In multiple shots the frame is reversed. At a party framed magazines on a shelf are reversed. During a conversation with his father, the logo on Colin's shirt switches from his left shoulder to his right shoulder (and reversed) and back to his left shoulder. See more »
I couldn't help but watch this film and think how incredibly empty it was. When if anything it should be the opposite.
The makers of American Teen place themselves in the lives of a classes senior year of school. We are to witness the usual cliques of several teens who go through the growing and learning pains of life.
In the end though, the dramatic moments and the loud soundtrack, quick editing, sound bite moments end up making the real people in this film come across as caricatures in their own movie.
The film is bombastic and in your face, when it needs to step away and tone down. When the intimate or poignant moments are described in someones life, it becomes flashy and gimmicky with distracting animations.
When it's suppose to poignant, its 2 sentences and over. You really don't get to know these kids other than what is described in the first 10 minutes of the film.
Scenes are played out of teenage life that everyone can relate to, but with the cameras around, it feels forced and coerced, regardless of whether the incidences are true to life. Someone is dumped by text message on their cellphone, so how do the film-makers capture that in real-time??? You get the sense the viewer is being cheated. A documentary is suppose to let the story unfold by itself, at it's worst American Teen actually becomes "predictable".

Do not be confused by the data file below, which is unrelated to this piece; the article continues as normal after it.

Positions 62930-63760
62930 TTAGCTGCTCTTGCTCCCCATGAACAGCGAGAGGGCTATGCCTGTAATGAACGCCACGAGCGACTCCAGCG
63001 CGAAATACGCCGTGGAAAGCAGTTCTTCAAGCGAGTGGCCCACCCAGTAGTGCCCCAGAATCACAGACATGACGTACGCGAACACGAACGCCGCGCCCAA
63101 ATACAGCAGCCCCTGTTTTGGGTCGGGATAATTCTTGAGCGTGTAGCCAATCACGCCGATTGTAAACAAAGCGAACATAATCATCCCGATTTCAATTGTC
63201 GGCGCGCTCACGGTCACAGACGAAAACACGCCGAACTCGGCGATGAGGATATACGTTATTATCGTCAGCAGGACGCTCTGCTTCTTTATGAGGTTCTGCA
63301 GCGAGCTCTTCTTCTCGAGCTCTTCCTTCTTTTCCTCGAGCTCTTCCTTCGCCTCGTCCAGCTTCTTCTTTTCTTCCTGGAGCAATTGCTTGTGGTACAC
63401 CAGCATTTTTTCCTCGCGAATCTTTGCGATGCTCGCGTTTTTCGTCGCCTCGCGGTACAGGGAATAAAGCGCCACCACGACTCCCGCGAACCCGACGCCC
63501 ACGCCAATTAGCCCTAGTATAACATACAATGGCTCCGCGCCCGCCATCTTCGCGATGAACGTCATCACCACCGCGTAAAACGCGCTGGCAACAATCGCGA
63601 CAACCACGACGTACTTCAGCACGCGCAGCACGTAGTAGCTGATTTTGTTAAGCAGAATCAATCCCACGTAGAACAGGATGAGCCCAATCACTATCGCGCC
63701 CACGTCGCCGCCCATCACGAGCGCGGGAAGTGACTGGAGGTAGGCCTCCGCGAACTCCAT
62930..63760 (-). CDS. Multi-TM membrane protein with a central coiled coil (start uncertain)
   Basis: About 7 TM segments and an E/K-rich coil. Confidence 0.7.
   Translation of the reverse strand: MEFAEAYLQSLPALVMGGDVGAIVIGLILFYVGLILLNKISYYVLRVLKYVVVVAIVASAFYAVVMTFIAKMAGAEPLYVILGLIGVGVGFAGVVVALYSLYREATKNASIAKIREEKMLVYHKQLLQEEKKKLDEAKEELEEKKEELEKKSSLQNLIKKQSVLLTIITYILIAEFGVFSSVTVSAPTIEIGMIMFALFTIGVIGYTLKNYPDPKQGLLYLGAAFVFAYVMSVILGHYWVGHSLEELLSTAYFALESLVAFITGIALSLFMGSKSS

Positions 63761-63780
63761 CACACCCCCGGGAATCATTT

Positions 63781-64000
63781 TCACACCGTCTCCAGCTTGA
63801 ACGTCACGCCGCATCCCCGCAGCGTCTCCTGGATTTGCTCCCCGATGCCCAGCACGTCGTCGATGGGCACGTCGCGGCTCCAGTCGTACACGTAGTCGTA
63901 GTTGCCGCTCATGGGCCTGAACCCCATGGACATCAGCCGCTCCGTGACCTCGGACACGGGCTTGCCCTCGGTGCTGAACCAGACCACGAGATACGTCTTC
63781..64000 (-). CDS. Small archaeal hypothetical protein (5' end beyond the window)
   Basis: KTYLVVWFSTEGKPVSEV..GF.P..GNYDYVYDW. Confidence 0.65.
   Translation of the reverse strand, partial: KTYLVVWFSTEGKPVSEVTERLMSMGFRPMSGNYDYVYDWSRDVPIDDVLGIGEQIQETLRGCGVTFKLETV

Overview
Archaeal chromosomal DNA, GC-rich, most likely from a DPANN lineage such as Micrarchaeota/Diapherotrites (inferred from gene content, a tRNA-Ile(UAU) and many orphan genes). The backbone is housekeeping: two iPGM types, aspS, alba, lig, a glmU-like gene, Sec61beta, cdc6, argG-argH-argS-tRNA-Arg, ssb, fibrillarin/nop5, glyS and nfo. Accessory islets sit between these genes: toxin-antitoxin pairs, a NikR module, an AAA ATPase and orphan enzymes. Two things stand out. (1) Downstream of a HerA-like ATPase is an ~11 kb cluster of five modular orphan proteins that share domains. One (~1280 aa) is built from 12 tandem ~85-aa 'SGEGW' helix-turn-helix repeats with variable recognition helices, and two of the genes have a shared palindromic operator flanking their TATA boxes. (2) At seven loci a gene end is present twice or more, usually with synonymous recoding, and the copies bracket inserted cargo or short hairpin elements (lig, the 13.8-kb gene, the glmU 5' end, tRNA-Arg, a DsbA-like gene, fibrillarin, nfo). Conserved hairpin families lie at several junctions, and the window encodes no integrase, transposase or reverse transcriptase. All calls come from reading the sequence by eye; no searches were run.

The idea of getting into a high school and capturing every detail of intimate moments with the kids, seems to have created a world that almost feels like its scripted when the cameras are around, and overly dramatic, when it doesn't have to be.
All the senior adults in the movie that are related to the kids (parents, teachers) even come across as nothing but pure buffoons who we don't get to know either.
It really does feel like the film-makers project some sort of ideas as to how this one town is a template for every high school in America, when it's really not that simple.
In the end though I wouldn't discourage people from seeing it, but the American teen is way more complicated than this, and the film-makers just haven't got it.
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